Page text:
Skills Gap Analysis Explained: Steps to Conduct It Effectively

Analyzing and acting on skill gaps has become one of the major talking points when it comes to talent acquisition, management and retention.

McKinsey, BCG, and Gartner have all produced compelling reports on the current acute focus on skills. But the statistic that has really turned many heads is from the World Economic Forum who reported that by 2030 more than 1 billion people will have to be reskilled. This is not just a critical insight on the skills gaps of today, even the current generation of elementary school students are expected to feel the impacts of this change, with 85% of them needing to prepare for jobs and roles that don’t even exist yet.

As more industries continue to become digitally mature, there is an ever increasing strain on the talent pool. A great example over the last few years is the Cyber Security industry. The Information Systems Security Association (ISSA) and analyst Enterprise Strategy Group ESG have both focused heavily on analyzing this skills gap. They recently reported that despite a heavier workload, unfilled positions and worker burnout are adding even more fuel to the skills gap fire.

It can be easy to look at these high level stats and say “it’ll be right”, “we’re doing just fine”. The reality of the situation though, is that individuals, teams, and organizations as a matter of survival need to become more agile and focused when it comes to managing skills. When 69% of employees think it’s easier to find new jobs, than new roles in their existing organization, it’s clearly time to do things differently.

What is a skills gap analysis?

A skills gap analysis is a tool that helps organizations identify opportunities for training and internal mobility among staff and teams. It looks at where an individual, team, or organization is currently versus where you want or need to be in the future.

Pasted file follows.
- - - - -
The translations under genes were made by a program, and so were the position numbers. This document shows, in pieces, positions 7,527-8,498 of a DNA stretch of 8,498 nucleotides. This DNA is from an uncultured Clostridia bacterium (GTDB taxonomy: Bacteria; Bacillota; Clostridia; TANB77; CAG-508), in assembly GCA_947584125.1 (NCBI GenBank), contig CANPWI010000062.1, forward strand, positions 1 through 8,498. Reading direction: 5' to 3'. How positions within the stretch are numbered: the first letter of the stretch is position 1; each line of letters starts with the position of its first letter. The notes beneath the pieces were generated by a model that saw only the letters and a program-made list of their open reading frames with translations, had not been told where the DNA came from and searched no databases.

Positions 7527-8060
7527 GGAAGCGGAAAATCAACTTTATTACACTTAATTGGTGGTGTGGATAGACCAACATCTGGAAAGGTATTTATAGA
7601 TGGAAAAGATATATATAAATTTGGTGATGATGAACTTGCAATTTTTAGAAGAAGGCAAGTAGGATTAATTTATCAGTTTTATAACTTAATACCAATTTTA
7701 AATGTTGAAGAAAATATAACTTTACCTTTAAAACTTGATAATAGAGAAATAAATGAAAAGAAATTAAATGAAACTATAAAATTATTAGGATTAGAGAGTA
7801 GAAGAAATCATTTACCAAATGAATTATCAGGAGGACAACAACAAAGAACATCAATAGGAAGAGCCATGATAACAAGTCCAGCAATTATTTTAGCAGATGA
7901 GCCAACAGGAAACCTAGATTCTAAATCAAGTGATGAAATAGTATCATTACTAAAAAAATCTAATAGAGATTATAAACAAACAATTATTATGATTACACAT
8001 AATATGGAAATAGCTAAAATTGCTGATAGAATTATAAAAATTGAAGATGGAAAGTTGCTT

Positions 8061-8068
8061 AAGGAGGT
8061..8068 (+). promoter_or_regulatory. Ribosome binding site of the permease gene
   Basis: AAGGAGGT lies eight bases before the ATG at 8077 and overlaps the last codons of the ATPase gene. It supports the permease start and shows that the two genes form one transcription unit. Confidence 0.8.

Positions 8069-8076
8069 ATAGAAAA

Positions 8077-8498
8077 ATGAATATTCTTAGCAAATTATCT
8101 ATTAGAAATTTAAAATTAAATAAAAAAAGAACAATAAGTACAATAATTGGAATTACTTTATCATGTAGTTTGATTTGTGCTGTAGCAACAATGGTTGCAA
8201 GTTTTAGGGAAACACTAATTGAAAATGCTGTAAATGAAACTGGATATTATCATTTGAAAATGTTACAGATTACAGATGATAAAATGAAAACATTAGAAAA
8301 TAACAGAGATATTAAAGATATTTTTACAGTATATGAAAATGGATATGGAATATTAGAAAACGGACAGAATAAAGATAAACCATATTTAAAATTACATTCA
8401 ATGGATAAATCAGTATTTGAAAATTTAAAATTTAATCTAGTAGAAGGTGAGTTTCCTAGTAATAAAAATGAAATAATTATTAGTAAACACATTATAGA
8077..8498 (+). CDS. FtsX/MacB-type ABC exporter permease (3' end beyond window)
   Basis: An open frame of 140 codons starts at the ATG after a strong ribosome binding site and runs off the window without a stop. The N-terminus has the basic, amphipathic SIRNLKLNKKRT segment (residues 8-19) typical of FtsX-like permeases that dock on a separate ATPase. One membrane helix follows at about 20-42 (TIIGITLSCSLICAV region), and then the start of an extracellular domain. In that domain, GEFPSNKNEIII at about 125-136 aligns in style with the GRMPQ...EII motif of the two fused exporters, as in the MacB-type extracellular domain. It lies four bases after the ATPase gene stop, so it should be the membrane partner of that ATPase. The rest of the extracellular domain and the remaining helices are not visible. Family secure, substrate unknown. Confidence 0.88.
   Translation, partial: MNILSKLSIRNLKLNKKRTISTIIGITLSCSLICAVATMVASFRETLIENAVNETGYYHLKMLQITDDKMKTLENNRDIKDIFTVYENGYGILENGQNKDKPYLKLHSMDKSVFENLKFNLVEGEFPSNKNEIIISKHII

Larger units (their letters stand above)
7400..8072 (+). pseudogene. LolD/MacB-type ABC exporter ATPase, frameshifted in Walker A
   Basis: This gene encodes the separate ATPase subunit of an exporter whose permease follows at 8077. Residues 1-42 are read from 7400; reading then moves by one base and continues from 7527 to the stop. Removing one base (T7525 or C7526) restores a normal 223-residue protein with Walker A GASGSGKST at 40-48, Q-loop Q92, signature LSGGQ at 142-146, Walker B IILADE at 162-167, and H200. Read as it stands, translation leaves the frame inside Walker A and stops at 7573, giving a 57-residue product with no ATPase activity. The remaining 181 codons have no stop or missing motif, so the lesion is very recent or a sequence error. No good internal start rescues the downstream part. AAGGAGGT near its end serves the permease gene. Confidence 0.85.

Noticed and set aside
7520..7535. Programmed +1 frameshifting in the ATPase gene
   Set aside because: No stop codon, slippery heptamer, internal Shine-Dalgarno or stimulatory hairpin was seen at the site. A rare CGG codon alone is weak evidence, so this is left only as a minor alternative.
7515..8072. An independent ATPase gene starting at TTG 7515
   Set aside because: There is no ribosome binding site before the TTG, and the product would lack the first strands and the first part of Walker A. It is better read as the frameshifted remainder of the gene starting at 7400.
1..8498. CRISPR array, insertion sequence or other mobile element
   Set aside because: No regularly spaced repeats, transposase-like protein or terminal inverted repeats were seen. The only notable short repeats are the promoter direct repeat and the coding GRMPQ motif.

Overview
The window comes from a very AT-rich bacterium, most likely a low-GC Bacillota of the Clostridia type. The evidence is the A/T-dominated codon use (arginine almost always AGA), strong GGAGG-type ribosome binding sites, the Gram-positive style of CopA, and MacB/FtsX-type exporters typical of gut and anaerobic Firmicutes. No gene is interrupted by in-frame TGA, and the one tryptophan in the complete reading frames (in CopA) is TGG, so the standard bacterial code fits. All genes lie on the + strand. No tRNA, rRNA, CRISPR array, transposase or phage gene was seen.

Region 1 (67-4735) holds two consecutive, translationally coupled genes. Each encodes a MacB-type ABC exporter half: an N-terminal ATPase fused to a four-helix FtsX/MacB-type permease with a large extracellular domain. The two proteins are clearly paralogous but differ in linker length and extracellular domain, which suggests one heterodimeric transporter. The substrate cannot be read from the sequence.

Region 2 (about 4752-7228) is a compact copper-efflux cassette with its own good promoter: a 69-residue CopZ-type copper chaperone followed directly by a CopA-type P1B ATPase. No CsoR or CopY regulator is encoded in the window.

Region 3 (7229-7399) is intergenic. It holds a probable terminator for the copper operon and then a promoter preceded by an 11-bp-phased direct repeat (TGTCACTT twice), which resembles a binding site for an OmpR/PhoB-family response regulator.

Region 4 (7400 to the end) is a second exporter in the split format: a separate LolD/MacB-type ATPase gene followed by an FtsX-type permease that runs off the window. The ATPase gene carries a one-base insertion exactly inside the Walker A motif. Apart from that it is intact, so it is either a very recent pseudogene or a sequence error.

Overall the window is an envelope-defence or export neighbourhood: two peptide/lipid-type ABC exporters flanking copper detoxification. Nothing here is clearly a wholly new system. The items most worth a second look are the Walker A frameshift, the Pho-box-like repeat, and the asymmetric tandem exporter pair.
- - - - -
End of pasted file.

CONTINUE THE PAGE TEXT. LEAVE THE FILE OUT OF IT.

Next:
From a high level, this means looking at the skills missing throughout the organization currently, versus skills that will drive future success. From an individual level, it’s about identifying gaps in skills or skills that are untapped and how these align with your organization’s strategic objectives and priorities.

The benefits of skills gaps analysis

There are lots of reasons why analyzing skills gaps is important. Not only does it help organizations understand how to build better workforces, but it also helps retain staff, reduce hiring and training costs, and increase overall profits. By identifying skills gaps and opportunities to upskill, you can create higher performing teams who are happier and more productive. This also means better internal mobility and more strategic recruitment in the future.

Skills gap analysis and how it affects internal mobility

As some jobs disappear, some change, business needs evolve, and good talent becomes more difficult to find, obtain, and retain, focusing on skill gaps and internal mobility is only becoming more crucial to the success of organizations around the world.

Continual learning and upskilling is essential not only for the individual, but for the workforce at large. This is where analyzing skills gaps is essential. While it can seem like a large undertaking, once you have a process set up (along with some tools to help automate some of the process), finding gaps in career skills and helping staff upskill or fill gaps in teams becomes easy.